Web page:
Clarifying the Data Cleansing Process
I sit in a lot of sales calls and I was recently in a meeting with a prospective client in which we were asked if we “cleanse” market data as part of our service offering. This is a question that I hear a lot and unfortunately is an indication that there is a good deal of confusion within the market about what data cleansing really means. In this case, what the client was really asking was whether we correct market data that is issued from data vendors such as Platts, GFI, Argus, ICE, etc. The short answer to this question is “no” we don’t “cleanse” market data in this context and truth be told, nobody should be or is allowed to independently change 3rd party market data on behalf of the client. There is however, a process for handling data issues and errors.
When it comes to market data coming from vendors such as Platts, Argus, ICE, or other major providers, no one other than those source providers themselves should be cleansing or correcting this data (or even have the right to) before passing it on to the client, and with good reason. Millions of transactions are based upon these numbers, none of which would be possible if companies, or data aggregators, arbitrarily changed them to meet their needs. Data is a critical element to any business process whether it is looking at market trends, creating derivative curves for your end of day process or settling or invoicing against a counterparty. It is extremely important that the potential errors be caught, numbers collected are accurate and at the same time ensuring the process is transparent and auditable.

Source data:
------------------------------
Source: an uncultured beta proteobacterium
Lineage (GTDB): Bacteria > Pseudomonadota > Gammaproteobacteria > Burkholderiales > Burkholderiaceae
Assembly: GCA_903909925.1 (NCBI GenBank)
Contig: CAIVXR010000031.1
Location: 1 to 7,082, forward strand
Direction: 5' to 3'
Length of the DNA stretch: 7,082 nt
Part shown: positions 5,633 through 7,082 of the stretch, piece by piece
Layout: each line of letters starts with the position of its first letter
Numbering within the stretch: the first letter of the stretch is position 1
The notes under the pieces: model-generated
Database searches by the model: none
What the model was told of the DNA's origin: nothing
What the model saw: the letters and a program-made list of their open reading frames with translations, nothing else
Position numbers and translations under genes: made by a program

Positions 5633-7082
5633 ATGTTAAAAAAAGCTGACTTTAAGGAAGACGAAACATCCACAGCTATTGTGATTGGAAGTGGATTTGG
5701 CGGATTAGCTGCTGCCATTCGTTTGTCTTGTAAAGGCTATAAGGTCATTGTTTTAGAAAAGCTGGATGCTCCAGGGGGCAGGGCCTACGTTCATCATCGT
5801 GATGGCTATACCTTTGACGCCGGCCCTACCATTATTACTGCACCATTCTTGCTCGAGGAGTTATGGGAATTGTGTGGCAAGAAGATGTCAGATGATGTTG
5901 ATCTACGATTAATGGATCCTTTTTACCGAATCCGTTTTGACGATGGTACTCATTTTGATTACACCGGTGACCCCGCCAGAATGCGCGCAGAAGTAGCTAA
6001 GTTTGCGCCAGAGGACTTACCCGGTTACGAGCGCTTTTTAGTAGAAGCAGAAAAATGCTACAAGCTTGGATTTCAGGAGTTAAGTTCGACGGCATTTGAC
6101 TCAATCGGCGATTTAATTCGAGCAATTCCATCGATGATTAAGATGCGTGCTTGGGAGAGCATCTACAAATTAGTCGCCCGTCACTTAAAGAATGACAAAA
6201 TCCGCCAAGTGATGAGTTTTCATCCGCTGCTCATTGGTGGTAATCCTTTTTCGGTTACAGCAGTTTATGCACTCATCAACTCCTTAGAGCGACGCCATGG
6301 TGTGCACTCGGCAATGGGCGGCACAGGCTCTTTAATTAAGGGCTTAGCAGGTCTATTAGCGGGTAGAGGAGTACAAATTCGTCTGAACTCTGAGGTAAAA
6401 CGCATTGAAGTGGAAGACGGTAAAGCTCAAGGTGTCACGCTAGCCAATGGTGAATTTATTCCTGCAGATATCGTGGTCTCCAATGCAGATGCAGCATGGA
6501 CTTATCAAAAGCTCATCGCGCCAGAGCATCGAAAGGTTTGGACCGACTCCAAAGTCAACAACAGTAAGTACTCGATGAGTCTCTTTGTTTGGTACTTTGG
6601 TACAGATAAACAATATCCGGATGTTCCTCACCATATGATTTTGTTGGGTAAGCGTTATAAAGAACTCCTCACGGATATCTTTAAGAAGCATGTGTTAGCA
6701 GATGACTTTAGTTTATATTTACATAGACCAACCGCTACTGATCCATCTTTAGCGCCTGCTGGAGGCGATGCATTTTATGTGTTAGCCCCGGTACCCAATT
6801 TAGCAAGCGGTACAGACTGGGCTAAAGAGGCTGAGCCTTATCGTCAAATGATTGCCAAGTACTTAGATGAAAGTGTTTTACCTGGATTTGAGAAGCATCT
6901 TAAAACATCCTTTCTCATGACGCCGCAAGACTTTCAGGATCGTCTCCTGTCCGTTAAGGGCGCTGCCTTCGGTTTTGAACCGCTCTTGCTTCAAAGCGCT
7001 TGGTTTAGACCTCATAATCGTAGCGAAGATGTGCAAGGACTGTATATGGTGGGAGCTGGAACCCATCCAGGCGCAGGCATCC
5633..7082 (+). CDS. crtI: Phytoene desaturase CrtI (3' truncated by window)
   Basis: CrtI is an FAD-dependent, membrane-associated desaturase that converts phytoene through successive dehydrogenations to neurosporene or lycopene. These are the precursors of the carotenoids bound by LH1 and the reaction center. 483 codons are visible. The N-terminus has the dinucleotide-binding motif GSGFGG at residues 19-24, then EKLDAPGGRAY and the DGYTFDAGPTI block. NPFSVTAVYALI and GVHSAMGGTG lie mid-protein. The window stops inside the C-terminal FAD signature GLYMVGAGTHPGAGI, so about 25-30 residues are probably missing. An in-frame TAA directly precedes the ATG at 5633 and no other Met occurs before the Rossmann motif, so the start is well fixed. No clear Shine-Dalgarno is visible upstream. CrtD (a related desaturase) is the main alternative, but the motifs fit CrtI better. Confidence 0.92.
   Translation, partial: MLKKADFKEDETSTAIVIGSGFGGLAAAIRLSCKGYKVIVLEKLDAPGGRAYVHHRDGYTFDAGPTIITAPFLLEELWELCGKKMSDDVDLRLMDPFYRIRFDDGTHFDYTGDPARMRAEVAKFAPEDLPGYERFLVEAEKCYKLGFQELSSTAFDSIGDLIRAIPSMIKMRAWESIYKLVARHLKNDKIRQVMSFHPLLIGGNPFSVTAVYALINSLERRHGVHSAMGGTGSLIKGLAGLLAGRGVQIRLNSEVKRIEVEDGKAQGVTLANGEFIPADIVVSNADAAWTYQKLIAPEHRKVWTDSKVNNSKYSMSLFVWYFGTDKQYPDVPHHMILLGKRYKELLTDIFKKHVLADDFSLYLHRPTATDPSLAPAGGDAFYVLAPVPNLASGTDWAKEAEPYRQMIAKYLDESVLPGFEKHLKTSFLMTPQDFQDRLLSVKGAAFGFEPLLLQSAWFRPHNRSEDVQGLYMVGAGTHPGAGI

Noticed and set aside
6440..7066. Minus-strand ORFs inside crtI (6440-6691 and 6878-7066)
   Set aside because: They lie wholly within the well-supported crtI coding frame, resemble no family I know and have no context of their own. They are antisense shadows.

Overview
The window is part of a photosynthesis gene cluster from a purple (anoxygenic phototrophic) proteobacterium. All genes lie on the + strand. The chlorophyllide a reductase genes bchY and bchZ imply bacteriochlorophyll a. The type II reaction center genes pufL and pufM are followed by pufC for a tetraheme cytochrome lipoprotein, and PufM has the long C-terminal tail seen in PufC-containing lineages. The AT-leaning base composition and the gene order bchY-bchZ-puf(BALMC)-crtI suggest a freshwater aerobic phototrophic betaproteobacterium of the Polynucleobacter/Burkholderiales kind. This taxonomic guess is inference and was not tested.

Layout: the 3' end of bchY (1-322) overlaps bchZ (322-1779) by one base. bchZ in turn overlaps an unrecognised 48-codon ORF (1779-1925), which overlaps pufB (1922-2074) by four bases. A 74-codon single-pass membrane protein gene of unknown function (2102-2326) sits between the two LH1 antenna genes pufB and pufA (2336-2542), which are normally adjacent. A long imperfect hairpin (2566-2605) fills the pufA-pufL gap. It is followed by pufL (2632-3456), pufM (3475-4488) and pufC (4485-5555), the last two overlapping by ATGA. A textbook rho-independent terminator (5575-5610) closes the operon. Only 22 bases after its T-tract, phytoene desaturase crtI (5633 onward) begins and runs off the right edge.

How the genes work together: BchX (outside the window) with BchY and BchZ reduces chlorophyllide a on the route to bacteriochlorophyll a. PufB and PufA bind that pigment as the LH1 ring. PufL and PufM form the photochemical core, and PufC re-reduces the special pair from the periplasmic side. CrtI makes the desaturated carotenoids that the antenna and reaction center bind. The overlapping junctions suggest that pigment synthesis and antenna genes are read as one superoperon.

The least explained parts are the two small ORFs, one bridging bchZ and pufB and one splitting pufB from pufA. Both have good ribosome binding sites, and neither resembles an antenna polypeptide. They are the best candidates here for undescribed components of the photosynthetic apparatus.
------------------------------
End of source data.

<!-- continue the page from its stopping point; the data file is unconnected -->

The good news is that the industry is collectively very efficient at detecting and correcting erroneous data. Thousands of companies including ZE track and validate data as it is being generated and when any data is identified as being suspect, these companies notify the data provider who either confirms that the data is correct, or, as part of their responsibility, issue a correction which everyone in the market is able to get at the same time. This is the only way to ensure that everyone in the market is working from the same data and that there is an audit trail for those needing to understand when and why the data underpinning a transaction changed.
Still companies are very concerned with the quality of the market data that underlies their forecasts, analysis and transactions, and many are also very interested in the specific validation rules or routines that ensures the data is correct and meaningful. Moreover, these companies want to be able to identify extreme data or outliers allowing them to investigate whether or not the data is correct.
Leading the way in this area, the ZEMA Data Suite and specifically its Data Validation module provides a method of tracking the quality of a company’s market or internal, data. It is an application that provides a visual status of the data in real time and email alerts for those data points that are suspicious, incomplete or considered extreme / anomalies. Many of the validation routines are client configurable and market data revisions are imported, tracked and archived where necessary providing a full audit trail of how market data is changing and how it impacted on historical analysis. Like other modules in the ZEMA Suite of applications, it removes the work load and worry, without removing any of the responsibilities or transparency around the process.
In the end, data cleansing is about reporting issues, importing corrections from the market, providing update statuses, archiving changed data points and providing notification to systems and users. Data cleansing doesn’t mean that a service provider can change your mission critical numbers on their own. Nobody can, nor should you want them to.